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Herget National Bank v. Berardi

AUGUST 30, 1975.




APPEAL from the Circuit Court of Tazewell County; the Hon. JAMES D. HEIPLE, Judge, presiding.


This is an action for the wrongful death of Betty L. Petri against the executor of the estate of her husband, Darolde J. Petri, for the benefit of her three surviving children. Mr. and Mrs. Petri, residents of Illinois, were both killed February 2, 1972, when an aircraft piloted by Mr. Petri crashed within Warren County, Tennessee. Plaintiff-administrator's complaint alleged a cause under the death statute (Ill. Rev. Stat., ch. 70, § 1) which recites:

"Whenever the death of a person shall be caused by wrongful act * * * and the act * * * is such as would, if death had not ensued, have entitled the party injured to maintain an action and recover damages in respect thereof, then * * * the person who * * * would have been liable if death had not ensued, shall be liable to an action for damages, notwithstanding the death of the person injured * * *."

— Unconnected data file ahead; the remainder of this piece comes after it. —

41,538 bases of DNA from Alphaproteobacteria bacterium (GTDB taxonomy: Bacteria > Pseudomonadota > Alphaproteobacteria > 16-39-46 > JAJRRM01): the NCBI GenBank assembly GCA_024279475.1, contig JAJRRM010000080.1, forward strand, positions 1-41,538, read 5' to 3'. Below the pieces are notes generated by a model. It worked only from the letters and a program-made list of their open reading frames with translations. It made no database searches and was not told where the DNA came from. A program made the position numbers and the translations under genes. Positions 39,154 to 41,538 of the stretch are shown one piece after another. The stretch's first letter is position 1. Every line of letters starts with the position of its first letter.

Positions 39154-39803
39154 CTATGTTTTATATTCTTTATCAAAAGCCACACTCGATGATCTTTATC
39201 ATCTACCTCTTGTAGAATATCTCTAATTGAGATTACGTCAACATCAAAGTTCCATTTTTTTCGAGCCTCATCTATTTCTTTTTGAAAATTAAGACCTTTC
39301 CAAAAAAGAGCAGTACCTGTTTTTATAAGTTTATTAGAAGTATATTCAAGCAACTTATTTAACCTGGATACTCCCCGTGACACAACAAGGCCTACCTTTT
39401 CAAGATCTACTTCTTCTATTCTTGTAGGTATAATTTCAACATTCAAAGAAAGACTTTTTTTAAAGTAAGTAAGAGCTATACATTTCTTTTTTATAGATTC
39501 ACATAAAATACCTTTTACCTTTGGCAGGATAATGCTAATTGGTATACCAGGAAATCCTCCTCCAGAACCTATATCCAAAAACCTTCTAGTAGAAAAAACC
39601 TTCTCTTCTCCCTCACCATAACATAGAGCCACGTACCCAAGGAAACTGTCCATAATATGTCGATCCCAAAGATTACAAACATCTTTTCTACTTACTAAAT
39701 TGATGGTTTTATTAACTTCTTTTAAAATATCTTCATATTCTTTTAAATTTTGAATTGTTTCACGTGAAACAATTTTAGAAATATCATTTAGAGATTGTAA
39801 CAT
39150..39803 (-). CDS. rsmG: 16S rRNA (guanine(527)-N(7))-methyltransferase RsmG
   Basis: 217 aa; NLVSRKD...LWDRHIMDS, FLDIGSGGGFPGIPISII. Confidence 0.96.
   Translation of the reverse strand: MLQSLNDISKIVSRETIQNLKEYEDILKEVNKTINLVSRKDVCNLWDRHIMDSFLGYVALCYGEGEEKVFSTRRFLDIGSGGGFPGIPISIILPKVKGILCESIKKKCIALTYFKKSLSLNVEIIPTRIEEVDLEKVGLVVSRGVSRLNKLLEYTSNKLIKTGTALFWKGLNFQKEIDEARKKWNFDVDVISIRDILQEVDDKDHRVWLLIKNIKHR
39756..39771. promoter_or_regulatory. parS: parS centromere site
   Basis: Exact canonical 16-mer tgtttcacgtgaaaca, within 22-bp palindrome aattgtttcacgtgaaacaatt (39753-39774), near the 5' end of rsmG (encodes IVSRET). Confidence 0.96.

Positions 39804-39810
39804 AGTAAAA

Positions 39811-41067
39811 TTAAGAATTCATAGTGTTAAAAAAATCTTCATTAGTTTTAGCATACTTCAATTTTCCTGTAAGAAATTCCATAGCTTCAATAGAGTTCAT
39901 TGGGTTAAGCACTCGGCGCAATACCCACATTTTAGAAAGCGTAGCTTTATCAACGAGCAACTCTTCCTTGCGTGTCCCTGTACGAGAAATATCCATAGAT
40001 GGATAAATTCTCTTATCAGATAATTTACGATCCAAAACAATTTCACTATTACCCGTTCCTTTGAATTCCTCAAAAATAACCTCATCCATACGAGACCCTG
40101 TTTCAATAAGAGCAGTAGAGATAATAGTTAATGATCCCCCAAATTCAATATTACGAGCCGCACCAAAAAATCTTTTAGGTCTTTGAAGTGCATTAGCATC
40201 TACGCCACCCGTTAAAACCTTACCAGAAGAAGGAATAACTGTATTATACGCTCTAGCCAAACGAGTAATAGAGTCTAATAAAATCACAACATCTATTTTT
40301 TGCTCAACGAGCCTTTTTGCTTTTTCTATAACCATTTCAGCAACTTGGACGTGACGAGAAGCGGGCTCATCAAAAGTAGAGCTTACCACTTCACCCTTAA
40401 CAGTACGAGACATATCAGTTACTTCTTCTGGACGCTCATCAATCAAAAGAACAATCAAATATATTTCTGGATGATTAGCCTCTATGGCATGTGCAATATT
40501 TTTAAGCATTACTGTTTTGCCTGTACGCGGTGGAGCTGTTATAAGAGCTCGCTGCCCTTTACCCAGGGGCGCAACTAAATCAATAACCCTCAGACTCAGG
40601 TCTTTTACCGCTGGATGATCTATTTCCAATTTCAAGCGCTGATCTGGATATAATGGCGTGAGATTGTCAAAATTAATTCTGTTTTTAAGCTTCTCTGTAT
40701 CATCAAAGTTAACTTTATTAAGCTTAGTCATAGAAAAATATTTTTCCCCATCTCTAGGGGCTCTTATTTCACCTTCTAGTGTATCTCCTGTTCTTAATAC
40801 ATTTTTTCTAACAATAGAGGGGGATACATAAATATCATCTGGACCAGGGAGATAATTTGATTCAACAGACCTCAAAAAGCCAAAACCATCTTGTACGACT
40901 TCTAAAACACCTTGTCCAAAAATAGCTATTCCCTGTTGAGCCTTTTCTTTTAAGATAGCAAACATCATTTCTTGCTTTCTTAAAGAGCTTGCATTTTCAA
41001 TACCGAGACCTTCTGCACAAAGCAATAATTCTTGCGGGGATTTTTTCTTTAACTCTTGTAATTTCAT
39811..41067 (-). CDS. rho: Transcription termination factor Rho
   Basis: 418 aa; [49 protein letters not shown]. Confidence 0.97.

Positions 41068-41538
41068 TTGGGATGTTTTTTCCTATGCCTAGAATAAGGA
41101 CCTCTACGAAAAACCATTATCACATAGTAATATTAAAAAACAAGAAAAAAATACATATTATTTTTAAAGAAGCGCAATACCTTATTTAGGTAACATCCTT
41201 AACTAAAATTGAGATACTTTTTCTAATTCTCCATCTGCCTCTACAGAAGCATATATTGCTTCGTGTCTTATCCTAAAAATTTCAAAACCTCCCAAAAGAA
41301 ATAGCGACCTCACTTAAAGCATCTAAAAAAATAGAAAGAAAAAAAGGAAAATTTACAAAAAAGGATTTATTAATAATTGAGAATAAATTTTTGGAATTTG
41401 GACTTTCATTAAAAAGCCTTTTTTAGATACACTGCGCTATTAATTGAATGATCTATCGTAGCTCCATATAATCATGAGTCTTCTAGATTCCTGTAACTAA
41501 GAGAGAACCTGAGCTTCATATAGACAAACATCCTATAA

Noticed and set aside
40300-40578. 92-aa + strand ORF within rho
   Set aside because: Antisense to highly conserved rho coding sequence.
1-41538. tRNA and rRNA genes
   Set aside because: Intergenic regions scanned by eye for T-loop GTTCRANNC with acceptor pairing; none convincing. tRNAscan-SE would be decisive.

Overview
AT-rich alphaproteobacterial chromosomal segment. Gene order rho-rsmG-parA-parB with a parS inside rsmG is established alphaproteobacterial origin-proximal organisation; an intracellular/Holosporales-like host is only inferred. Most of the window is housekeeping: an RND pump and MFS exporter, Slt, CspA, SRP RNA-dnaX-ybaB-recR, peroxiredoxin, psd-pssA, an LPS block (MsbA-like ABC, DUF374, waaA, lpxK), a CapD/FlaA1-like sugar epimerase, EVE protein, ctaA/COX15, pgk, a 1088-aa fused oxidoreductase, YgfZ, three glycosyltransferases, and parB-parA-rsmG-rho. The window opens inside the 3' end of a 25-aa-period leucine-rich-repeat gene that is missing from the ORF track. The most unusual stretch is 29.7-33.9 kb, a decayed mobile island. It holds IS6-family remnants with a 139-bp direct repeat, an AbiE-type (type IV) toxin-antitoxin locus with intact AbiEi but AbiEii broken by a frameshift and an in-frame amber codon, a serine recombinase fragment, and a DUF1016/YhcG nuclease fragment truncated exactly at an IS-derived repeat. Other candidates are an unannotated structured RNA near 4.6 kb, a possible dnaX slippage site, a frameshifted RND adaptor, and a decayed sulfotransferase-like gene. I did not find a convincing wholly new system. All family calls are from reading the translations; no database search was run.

Agreeing that Illinois law is applicable, defendant filed a motion to dismiss with prejudice by reason of the inter-spousal immunity provisions added in 1953 to the married women's act (Ill. Rev. Stat., ch. 68, § 1) that "neither husband nor wife may sue the other for a tort to the person committed during coverture." Concluding that "the party injured," i.e., Mrs. Petri, would not have been entitled to maintain an action against her husband, "if [her] death had not ensued," the circuit court ordered the complaint dismissed with prejudice. Plaintiff appeals.

The single issue in this appeal is whether the foregoing provision of the married women's act which would have precluded the wife, had she survived, from suing her husband or his estate for a tort committed during coverture, also precludes her personal representative, where her death ensued from such injuries, from recovering from her spouse or his estate under the death statute, for the use and benefit of her children.